Against the Grain: Soloing and PvP in D&D Online

We all know that soloing is really not the right way to approach D&D Online. With at least one regular group on the horizon (one new player added to the list today, and room for more,) I figured on seeing what I could do with one of my existing characters.

This is Rafian of the Nine Lakes, a character I’ve had since the start of DDO’s free-to-play period. Now a level 2 Ranger. I’d finished all the Korthos Island stuff with him, packed him off to Stormreach, and then got torn away by the PC fisco and other stuff. Last night I started him on some of that Stormreach Harbor content.

Understand that there are options for people who want to solo in DDO. The content on Korthos island is all soloable, in principle… but you’d better pick a class that’s somewhat solo-friendly. Wizards and Sorcerers will find even the early Korthos Village dungeons challenging at normal difficulty, and the later Korthos Island ones mercilessly difficult. But there are also hirelings, which are an angle I haven’t explored yet – because Rafian didn’t have to.

DDO’s Ranger is a fairly solo-friendly class. Not so much as Paladins, Clerics or even straight Fighters, but easier than Wizards, Sorcerers, Rogues or Bards. But your missile abilities aren’t very useful unless you want to do a lot of kiting, which is possible, and you don’t start to see healing stuff until level 4, until which you’re dependent on potions.

Ironically, soloing actually becomes a little bit easier once you hit Stormreach Harbor, where there are dedicated solo dungeons. I ran a bunch of these last night, and had fun with them, but in comparison to the normal group-oriented DDO dunegons they felt a bit half-baked. Plus the rewards were not so great.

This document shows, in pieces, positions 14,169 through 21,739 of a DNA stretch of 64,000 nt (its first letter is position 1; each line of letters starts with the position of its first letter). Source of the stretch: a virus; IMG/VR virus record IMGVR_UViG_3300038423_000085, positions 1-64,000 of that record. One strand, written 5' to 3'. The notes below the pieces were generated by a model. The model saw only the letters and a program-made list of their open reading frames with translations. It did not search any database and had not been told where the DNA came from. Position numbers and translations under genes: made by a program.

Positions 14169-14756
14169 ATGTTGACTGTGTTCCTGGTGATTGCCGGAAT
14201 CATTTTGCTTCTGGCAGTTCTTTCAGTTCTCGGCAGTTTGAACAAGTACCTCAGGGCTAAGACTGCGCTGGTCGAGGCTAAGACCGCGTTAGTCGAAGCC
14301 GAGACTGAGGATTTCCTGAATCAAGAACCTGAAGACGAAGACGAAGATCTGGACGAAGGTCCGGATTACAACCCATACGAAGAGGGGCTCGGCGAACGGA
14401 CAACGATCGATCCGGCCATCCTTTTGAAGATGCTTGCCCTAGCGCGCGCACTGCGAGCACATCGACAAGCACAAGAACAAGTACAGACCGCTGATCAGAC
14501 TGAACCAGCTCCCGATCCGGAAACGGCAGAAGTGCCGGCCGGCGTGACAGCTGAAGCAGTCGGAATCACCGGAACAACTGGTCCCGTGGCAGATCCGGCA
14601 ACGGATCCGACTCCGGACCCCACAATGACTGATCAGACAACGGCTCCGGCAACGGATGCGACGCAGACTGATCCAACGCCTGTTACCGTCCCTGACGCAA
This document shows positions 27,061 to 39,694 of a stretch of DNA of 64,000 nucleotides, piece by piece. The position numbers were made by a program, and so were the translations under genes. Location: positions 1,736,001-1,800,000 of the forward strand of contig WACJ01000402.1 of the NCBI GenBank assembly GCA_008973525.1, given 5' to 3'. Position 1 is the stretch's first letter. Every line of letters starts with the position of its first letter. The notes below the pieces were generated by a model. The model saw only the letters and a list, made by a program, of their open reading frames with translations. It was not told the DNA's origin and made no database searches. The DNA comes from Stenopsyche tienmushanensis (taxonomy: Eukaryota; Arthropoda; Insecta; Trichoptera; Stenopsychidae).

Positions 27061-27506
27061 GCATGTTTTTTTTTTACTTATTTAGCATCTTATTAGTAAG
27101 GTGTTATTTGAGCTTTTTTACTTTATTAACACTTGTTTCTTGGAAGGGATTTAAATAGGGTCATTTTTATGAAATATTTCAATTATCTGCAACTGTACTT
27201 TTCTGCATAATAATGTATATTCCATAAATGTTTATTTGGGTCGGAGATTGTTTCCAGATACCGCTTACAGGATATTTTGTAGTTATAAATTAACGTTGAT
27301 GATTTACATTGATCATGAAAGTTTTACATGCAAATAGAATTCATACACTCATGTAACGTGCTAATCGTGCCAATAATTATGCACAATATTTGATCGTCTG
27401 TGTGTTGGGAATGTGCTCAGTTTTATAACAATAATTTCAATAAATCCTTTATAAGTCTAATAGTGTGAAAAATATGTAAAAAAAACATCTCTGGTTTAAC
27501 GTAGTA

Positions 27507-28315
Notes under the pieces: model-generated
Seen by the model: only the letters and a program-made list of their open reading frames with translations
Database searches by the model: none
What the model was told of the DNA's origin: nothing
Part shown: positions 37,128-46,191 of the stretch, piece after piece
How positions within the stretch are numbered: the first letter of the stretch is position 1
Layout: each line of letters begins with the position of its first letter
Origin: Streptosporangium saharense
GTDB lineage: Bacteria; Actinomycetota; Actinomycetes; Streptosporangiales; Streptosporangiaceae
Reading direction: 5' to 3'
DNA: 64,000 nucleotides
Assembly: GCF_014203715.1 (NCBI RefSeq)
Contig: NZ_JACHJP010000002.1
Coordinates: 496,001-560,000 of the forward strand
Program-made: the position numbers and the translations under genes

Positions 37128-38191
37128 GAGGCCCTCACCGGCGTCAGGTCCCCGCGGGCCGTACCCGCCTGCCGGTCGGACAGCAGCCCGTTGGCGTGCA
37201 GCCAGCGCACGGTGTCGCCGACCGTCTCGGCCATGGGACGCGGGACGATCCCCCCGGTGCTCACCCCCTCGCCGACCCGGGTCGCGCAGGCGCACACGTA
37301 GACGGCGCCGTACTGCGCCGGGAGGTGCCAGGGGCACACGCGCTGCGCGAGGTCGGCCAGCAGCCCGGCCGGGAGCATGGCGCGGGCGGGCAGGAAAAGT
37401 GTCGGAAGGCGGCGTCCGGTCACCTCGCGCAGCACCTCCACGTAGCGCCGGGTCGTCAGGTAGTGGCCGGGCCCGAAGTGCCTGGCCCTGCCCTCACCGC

If you do all the content but don’t repeat anything, you should leave Korthos Island some time after hitting level 2. There’s easily enough stuff to do solo (between the solo dungeons and the group dungeons that are soloable at normal difficulty,) to reach level 3 – maybe higher. And this is probably in the neighborhood of 8-10 hours of play time.

D&D Online also has – and this may come as a surprise to some – PvP. Fairly good PvP at that, assuming that the levels involved are roughly balanced, considering especially the nature of the main format, which is a sort of PvP pit in certain taverns. I tried some of this out last night as well and had fun with it until some level 20’s rolled in and made it impractical for the level 2-4s that I could meaningfully compete with to participate.

There are also instanced battleground-type affairs which are level-bracketed, but I haven’t tried that yet. When I do, I shall certainly report on it.

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